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Brownfields: What Do Developers Want?

There are numerous success stories of public actions that appear to have attracted private investment in brownfield properties. However, we have little systematic evidence of what really works best to stimulate investment. By Kris Wernstedt and Peter B. Meyer

What is the relative value to private developers of third party liability protection versus protection from additional cleanup requirements after state approval of a response? How significant are incentives to a project's bottom line? Do developers care when and in what form public subsidies come?
With a research grant from the U.S. EPA, we recently surveyed more than 300 private developers who are members of the Urban Land Institute about their preferences regarding the redevelopment of contaminated properties.

We presented our respondents with a hypothetical $25 million residential redevelopment project that included $1 million of environmental costs for assessment and cleanup and an expected 20% return on investment. We asked each respondent to select a preferred hypothetical incentive bundle from a list of options.

The bundles included reimbursement for environmental assessment, public hearing considerations, full protection from any reopener costs after regulatory approval of the cleanup, full protection from any third party liability for environmental damage claims, and construction subsidies. Based on the responses, we statistically estimated the relative attractiveness of each individual action and translated these into dollar terms.

Our analysis suggests full relief from third party liability offers the biggest bang, representing nearly 20% of the project's profit. Protection from additional cleanup costs in the event of a change in standards or the discovery of additional contaminants is worth nearly 15% of the profit.

Introducing an additional public hearing requirement, in contrast, imposed the equivalent of a cost representing almost 5% of the profit. This likely reflects the possible deterioration in cash flows associated with requirements arising from the hearing or time from an extended project horizon.

Prior to the analysis, we expected that reimbursement for the costs of the environmental assessment would look better than a construction subsidy on a dollar-for-dollar basis because the latter is not paid if the project fails to go forward. But looking at all of our responses, we cannot detect a significant difference in the relative value of these subsidies, likely because of the small size of the reimbursement relative to the expected profit (about 2%).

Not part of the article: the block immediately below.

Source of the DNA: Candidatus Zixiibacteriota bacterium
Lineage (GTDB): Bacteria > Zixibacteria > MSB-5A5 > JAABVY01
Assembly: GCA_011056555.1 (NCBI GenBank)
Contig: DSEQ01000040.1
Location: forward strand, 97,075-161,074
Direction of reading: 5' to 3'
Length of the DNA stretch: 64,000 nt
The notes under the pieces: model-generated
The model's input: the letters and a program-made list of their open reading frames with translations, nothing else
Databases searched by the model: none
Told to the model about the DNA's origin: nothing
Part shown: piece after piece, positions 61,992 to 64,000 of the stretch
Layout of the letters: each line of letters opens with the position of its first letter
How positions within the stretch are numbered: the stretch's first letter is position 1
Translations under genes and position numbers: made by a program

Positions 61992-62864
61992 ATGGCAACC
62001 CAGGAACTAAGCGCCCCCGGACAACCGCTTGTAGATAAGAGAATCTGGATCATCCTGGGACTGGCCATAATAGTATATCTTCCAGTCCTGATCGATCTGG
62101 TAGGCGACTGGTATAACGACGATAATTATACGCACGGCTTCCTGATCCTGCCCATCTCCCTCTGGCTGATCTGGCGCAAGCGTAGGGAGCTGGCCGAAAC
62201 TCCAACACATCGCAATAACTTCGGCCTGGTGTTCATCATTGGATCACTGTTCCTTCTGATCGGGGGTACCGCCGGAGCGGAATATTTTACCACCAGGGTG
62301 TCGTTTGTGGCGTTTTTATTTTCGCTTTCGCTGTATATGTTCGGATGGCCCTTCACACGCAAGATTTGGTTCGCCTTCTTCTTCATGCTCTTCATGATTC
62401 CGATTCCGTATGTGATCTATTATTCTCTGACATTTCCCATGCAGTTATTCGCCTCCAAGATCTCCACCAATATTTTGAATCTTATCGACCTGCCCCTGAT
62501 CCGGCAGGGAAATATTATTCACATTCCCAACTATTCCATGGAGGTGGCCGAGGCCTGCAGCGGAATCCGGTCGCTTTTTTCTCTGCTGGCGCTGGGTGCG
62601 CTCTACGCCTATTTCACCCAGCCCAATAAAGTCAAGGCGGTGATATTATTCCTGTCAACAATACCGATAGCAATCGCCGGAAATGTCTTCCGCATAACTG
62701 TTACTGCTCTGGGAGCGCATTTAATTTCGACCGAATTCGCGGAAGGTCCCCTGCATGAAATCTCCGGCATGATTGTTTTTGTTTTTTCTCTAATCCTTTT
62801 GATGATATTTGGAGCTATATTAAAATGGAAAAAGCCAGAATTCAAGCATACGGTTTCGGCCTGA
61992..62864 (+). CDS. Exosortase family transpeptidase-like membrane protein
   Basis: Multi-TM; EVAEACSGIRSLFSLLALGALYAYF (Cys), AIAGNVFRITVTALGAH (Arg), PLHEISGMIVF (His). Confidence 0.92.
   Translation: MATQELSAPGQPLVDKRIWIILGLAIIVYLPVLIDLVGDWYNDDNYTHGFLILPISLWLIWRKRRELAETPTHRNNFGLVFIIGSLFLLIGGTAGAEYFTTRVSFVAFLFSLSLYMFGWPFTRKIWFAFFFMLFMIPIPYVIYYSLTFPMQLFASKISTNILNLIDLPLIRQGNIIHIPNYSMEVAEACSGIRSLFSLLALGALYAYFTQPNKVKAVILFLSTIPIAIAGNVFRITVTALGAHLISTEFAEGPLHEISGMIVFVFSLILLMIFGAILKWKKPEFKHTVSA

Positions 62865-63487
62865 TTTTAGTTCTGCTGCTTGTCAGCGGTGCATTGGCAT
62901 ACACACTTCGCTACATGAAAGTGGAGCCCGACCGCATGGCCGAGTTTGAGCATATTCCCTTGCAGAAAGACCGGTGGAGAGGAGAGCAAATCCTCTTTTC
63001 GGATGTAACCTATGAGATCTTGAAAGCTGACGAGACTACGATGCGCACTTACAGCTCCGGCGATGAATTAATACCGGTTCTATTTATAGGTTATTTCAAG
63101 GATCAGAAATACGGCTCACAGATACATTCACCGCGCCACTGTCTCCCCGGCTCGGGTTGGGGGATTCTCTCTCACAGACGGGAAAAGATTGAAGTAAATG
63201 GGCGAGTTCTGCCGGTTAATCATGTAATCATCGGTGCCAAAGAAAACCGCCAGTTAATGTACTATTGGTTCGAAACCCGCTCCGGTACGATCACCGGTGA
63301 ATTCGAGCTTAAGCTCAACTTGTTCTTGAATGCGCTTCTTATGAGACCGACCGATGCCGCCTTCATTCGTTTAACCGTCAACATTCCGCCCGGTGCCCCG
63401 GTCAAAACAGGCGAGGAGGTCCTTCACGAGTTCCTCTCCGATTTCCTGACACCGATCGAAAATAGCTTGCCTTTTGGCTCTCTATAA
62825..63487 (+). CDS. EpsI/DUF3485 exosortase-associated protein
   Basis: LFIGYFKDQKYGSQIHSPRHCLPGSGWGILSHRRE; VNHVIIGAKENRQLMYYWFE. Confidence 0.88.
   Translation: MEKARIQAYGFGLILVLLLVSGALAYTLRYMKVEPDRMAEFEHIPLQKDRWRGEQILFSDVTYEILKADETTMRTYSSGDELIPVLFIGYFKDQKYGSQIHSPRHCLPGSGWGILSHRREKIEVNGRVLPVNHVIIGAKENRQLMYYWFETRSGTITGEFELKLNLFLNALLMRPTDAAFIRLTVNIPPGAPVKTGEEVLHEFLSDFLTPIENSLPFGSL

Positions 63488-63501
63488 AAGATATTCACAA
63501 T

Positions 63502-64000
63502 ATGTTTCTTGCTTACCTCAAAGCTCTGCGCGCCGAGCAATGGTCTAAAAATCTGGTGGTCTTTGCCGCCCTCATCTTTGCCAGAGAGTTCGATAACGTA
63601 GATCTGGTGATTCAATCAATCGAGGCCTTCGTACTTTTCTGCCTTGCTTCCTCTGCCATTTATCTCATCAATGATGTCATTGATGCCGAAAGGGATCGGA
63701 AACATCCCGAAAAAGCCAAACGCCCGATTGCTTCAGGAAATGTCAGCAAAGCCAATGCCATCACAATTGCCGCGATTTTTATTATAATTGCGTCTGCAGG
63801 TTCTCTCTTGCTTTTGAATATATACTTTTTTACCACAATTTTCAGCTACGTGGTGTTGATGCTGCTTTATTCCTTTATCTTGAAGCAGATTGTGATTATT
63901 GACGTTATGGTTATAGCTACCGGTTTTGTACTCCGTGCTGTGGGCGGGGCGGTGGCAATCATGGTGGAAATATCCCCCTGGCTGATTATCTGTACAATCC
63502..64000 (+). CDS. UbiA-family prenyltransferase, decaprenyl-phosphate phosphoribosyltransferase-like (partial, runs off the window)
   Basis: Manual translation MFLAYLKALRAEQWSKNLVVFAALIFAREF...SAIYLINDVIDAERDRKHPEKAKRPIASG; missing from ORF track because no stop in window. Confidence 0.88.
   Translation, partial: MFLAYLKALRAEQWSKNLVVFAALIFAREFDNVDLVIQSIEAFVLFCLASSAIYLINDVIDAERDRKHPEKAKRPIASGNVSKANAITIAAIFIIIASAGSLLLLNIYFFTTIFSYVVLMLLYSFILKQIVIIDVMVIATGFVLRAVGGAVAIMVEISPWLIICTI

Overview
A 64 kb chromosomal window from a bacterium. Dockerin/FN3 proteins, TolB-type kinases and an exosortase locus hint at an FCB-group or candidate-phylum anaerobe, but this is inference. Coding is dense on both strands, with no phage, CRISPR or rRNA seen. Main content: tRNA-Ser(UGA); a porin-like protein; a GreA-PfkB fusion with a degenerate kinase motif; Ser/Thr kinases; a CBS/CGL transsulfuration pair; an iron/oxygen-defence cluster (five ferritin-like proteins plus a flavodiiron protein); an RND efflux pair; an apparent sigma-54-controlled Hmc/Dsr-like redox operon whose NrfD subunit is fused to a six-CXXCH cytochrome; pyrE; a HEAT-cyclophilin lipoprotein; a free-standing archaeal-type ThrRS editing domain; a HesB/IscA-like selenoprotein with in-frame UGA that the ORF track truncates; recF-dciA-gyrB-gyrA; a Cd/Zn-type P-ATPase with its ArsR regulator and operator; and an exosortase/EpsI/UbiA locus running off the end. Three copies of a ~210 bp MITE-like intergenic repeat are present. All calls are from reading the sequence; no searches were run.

However, the one-quarter of respondents who indicated that they preferred cash subsidies to fee waivers of equivalent value (for water hookups, for example) indicate a higher value for an assessment reimbursement than for an equivalent construction subsidy.

What Does It Mean?

What do these results suggest for the development of brownfield programs? The high value placed on third party liability relief reflects demand for certainty about and protection from lawsuits that more states may be able to address, either through legislative and regulatory changes or state-facilitated insurance. The states also could gainfully support cleanup protection, given the difficulty in obtaining privately-provided insurance policies for sites such as our hypothetical project that have cleanup costs under $1-$2 million.

In addition, while requirements for public hearings on brownfield projects appear to impose costs on developers, these costs are significantly less than those associated with liability risks. To the degree that public hearings help reduce future cleanup or environmental liability claims, such hearings could increase expected returns even absent state-sponsored liability relief.

Finally, the risk-based cleanups that are common at brownfield projects may leave residual contamination as well as residual financial risks. Our findings suggest that a risk-based cleanup could leave the equivalent of over $1 million worth of profits on a site when compared to a cleanup that eliminates all future liabilities. This result suggests that private developers and public officials both need to weigh the savings associated with lower upfront remediation costs against the costs of controlling the residual risks.

Kris Wernstedt is a fellow at Resources for the Future. Peter B. Meyer is director of the Center for Environmental Policy & Management at the University of Louisville.

This article has been reprinted courtesy of Brownfield News. It first appeared in the June 2005 issue of that publication.

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